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Refractory and Relapsed

Refractory Myeloma

Some patients still have myeloma cells in their bone marrow after treatment. This is called refractory myeloma. If you have refractory myeloma, your treatment options include using drugs not used during your past treatment to induce remission or an autologous stem cell transplantation to try to produce a longer remission

Relapsed Myeloma

If your myeloma returns after a remission, you've relapsed. You'll need more chemotherapy with the same or different drugs used earlier during treatment or an autologous stem cell transplantation if you're a candidate for one.

Treatments with novel agents for relapsed/refractory myeloma include

  • Carfilzomib (KyprolisTM), FDA approved to treat patients with multiple myeloma (MM) who have received at least two prior therapies, including treatment with Velcade® (bortezomib) and an immunomodulatory therapy.
    Kyprolis, administered intravenously (IV), was evaluated in a study of 266 patients with relapsed MM who had received at least two prior therapies, including Velcade and Thalomid® (thalidomide).
    The study was designed to measure the percentage of patients who experienced complete or partial disappearance of tumor after treatment (overall response rate). The overall response rate was 23 percent. The median duration of response was 7.8 months.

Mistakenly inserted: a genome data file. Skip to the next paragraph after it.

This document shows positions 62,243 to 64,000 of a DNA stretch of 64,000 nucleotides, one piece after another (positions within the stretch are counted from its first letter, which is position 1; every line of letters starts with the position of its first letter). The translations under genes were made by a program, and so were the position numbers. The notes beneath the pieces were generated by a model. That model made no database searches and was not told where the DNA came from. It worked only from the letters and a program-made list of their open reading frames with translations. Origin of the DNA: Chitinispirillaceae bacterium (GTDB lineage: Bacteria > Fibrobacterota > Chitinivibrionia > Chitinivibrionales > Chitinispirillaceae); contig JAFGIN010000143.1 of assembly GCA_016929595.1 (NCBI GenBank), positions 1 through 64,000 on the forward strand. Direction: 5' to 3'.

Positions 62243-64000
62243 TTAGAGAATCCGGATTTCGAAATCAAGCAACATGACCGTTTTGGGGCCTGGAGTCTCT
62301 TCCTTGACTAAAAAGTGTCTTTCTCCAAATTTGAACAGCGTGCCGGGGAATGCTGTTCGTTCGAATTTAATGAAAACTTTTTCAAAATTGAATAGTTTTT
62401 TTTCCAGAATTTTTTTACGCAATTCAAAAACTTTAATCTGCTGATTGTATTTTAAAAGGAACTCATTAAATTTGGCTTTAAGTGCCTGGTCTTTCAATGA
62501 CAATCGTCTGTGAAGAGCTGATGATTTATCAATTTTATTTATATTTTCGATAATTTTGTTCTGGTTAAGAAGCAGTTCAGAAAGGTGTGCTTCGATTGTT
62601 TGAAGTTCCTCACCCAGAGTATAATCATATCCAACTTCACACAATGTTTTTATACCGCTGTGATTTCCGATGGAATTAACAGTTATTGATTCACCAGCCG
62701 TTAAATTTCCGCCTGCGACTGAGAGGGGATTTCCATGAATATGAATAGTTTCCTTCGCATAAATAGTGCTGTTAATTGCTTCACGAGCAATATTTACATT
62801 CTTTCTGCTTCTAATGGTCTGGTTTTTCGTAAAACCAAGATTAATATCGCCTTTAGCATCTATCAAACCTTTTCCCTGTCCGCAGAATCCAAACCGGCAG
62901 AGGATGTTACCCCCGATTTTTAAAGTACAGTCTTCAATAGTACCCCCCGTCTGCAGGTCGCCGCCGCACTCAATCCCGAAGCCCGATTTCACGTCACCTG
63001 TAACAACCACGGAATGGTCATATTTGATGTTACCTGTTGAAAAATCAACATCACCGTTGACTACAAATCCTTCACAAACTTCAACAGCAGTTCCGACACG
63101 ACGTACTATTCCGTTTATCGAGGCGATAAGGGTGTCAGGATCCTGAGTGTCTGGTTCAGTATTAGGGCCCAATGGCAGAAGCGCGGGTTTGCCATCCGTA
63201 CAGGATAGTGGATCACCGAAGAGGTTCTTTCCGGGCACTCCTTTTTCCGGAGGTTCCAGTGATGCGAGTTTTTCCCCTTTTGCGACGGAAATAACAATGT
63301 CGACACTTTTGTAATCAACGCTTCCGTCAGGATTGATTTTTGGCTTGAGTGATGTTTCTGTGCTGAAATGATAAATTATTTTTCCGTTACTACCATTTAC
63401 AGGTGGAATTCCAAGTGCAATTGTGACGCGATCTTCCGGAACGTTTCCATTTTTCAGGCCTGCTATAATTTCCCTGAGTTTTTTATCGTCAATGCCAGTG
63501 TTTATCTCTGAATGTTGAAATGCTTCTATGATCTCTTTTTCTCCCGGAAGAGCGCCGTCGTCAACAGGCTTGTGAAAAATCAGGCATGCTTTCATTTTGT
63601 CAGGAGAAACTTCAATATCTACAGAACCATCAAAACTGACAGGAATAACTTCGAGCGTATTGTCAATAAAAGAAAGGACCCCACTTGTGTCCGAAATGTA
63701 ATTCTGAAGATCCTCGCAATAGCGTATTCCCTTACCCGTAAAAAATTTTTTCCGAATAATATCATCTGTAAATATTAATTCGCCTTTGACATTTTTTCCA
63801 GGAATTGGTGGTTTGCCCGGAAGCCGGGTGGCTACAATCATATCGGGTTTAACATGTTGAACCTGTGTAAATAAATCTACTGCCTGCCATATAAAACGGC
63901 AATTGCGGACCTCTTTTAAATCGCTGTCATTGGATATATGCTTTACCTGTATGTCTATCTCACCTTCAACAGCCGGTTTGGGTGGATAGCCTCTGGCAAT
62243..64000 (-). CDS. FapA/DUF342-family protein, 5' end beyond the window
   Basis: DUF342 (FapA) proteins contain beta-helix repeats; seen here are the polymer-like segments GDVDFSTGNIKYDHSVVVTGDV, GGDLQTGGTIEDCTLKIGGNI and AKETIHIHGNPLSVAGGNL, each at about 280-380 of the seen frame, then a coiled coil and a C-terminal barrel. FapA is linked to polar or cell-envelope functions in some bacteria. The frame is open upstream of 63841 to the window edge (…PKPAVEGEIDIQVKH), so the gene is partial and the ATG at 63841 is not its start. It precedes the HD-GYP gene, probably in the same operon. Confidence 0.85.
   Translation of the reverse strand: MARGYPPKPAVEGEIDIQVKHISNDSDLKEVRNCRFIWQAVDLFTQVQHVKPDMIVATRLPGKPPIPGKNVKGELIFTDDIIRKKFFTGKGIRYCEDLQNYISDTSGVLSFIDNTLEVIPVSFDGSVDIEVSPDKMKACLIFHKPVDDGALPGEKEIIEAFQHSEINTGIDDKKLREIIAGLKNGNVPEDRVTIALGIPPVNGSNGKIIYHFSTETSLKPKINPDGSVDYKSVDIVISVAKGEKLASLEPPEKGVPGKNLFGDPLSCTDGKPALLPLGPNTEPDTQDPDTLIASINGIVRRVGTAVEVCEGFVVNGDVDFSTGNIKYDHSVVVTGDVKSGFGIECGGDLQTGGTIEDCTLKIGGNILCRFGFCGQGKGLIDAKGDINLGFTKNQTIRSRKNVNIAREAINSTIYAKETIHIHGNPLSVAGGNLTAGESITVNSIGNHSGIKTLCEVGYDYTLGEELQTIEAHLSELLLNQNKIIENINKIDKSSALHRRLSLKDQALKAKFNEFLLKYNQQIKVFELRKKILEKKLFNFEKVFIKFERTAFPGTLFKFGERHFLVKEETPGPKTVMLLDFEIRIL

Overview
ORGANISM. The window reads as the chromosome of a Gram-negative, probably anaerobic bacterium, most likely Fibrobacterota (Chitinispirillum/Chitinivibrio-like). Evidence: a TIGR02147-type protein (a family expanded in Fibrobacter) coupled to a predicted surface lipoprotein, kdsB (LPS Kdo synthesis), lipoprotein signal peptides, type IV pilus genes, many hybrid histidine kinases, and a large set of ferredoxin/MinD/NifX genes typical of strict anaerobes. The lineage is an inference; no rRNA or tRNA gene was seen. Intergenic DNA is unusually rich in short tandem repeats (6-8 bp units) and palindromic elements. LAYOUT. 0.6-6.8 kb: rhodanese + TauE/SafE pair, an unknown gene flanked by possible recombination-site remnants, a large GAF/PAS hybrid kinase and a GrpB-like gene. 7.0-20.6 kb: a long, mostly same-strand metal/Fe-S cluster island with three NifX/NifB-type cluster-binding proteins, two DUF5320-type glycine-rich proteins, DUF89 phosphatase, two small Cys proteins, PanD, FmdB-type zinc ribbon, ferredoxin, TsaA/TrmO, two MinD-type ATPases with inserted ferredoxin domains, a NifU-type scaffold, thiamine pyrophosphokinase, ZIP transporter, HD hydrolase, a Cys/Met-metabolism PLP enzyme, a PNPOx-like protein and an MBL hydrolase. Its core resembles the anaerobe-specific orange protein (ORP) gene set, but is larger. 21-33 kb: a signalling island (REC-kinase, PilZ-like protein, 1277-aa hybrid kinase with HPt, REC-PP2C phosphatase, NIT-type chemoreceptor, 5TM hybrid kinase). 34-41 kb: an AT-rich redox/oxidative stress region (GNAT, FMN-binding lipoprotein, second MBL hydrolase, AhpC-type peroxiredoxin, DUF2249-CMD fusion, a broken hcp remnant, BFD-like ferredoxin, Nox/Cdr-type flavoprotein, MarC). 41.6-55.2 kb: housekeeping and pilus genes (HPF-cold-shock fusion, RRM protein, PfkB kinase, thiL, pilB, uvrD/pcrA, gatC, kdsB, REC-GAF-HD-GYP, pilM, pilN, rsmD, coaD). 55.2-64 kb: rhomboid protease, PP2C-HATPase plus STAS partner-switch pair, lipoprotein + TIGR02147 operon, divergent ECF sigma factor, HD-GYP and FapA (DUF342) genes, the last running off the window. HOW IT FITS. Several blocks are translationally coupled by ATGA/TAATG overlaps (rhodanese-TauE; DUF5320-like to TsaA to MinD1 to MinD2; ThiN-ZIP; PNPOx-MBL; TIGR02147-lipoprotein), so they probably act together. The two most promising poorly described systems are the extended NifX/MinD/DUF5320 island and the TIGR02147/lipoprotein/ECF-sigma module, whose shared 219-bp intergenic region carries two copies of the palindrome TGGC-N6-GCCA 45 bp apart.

• Pomalidomide (Pomalyst®), given by mouth, is FDA approved to treat people with multiple myeloma who have received at least two prior therapies including Revlimid and Velcade and have demonstrated disease progression on or within 60 days of completion of the last therapy.
  • The proteasome inhibitor bortezomib (Velcade®), plus liposomal doxorubicin
  • Velcade as a single agent or in combination with dexamethasone
  • The immunomodulatory agent lenalidomide (Revlimid®), plus dexamethasone

A number of different chemotherapy agents may be used in combination with
dexamethasone for relapsed/refractory myeloma. Some possibilities include

  • Cyclophosphamide (Cytoxan®), vincristine (Oncovin®) and doxorubicin
    hydrochloride (Adriamycin®)
  • High-dose cyclophosphamide
  • Cisplatin (Platinol®), doxorubicin hydrochloride, cyclophosphamide, etoposide
    (Toposar®, VePesid®), plus thalidomide (Thalomid®)
  • Cyclophosphamide, etoposide, cisplatin.

If you would like to read about these drugs individually, including information about side effects, click here.

last updated on Thursday, April 25, 2013

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